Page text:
Thank you for your post! This was very helpful given the scant amount of information there is around the web for this. I wanted to note a few tweaks that were required for me to get this to work.

    I believe the following block of code needs to appear after the Authentication takes place.

    # Initiate the Cross-Site Request Forgery (CSRF) token, this is to prevent CSRF attacks
    $CSRFtoken = $WebSession.Cookies.GetCookies($URIBase) | ? { $_.Name -eq ‘SCOM-CSRF-TOKEN’ }
    $SCOMHeaders.Add(‘SCOM-CSRF-TOKEN’, [System.Web.HttpUtility]::UrlDecode($CSRFtoken.Value))

    The authentication is when the Websession is initialized and the $WebSession variable doesn’t become available until after this happens. Then the CSRFtoken can then be abscracted and added to the headers.

    I had to add the -Headers $SCOMHeaders parameter to the second Invoke-RestMethod because it is looking for the CSRFtoken to be present which we added to the $SCOMHeaders earlier.

    I received a message that “criteria” is required in all queries so the first query did not work for me. The second query is missing a single quote at the beginning of ‘Failed to Connect…’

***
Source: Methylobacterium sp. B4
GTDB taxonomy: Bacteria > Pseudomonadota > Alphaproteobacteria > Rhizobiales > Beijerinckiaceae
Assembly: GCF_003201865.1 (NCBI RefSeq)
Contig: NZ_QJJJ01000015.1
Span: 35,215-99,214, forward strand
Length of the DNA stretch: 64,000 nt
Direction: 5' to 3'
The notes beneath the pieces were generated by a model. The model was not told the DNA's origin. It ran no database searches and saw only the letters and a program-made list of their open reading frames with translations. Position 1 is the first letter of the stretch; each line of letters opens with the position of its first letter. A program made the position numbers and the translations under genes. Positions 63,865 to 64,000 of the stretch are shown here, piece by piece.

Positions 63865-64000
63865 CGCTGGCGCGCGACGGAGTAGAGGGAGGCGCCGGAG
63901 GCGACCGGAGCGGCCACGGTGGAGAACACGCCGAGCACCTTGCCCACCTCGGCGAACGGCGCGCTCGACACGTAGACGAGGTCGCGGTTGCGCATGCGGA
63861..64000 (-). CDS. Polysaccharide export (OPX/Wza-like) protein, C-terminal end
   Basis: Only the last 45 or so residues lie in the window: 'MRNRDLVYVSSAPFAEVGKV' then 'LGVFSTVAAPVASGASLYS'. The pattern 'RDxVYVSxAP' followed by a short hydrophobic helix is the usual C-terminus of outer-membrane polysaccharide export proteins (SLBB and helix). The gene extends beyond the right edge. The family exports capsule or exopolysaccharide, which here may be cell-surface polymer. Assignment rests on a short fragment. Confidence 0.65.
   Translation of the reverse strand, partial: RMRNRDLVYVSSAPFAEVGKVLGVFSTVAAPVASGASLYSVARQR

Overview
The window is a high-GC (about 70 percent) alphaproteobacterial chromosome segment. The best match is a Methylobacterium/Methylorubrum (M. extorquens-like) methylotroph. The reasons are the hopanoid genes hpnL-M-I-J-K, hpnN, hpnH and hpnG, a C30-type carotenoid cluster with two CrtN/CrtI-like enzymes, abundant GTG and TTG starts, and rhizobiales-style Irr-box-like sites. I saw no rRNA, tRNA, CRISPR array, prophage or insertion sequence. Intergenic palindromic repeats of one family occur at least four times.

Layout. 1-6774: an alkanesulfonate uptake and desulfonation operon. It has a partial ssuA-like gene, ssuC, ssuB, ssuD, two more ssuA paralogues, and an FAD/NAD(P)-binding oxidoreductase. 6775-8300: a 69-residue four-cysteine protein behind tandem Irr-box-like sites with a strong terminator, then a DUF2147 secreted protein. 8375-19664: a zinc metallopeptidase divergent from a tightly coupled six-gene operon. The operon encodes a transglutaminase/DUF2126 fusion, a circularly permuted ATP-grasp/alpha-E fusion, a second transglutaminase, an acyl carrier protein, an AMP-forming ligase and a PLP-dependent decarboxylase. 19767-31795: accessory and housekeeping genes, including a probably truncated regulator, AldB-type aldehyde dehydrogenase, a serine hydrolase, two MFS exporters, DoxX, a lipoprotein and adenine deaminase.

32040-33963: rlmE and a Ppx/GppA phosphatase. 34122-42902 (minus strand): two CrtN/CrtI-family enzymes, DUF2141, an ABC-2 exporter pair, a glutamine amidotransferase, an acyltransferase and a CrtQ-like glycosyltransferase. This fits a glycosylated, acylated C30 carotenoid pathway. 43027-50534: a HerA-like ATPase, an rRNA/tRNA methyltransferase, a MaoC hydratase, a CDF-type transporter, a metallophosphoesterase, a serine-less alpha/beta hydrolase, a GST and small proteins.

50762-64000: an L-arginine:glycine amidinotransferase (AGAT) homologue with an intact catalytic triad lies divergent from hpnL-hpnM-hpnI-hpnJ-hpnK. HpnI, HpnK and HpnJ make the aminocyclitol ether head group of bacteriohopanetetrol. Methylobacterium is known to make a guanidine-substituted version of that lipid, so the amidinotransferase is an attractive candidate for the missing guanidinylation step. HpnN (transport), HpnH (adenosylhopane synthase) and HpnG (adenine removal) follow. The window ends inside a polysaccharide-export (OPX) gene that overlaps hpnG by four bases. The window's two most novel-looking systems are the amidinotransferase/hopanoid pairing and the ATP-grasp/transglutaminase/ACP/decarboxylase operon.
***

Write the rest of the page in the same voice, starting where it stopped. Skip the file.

# The query which contains the criteria for our alerts
    $Query = @(@{ “classId” = “”

    # Get all alerts with a specific name
    “criteria” = “((Name = ‘Failed to Connect to Computer’))”
    “displayColumns” = “severity”, “monitoringobjectdisplayname”, “name”, “age”, “repeatcount”
    })

    Thanks again for your post!

    Brian

    1. Hi Brian,

      Thanks for the corrections of the typos, the code has changed when I pasted it in my blog post.

      For the CSRF and Authentication I’ve been playing around with these for quite a while, and for me in my labs this was the way it worked without any issues.
      My tests consisted of trying with and without the Update Rollup which requires CSRF, but based on some other feedback it seems to work different which I’m not really sure why.

      Thanks for the comments though!

      Best regards,
      Leon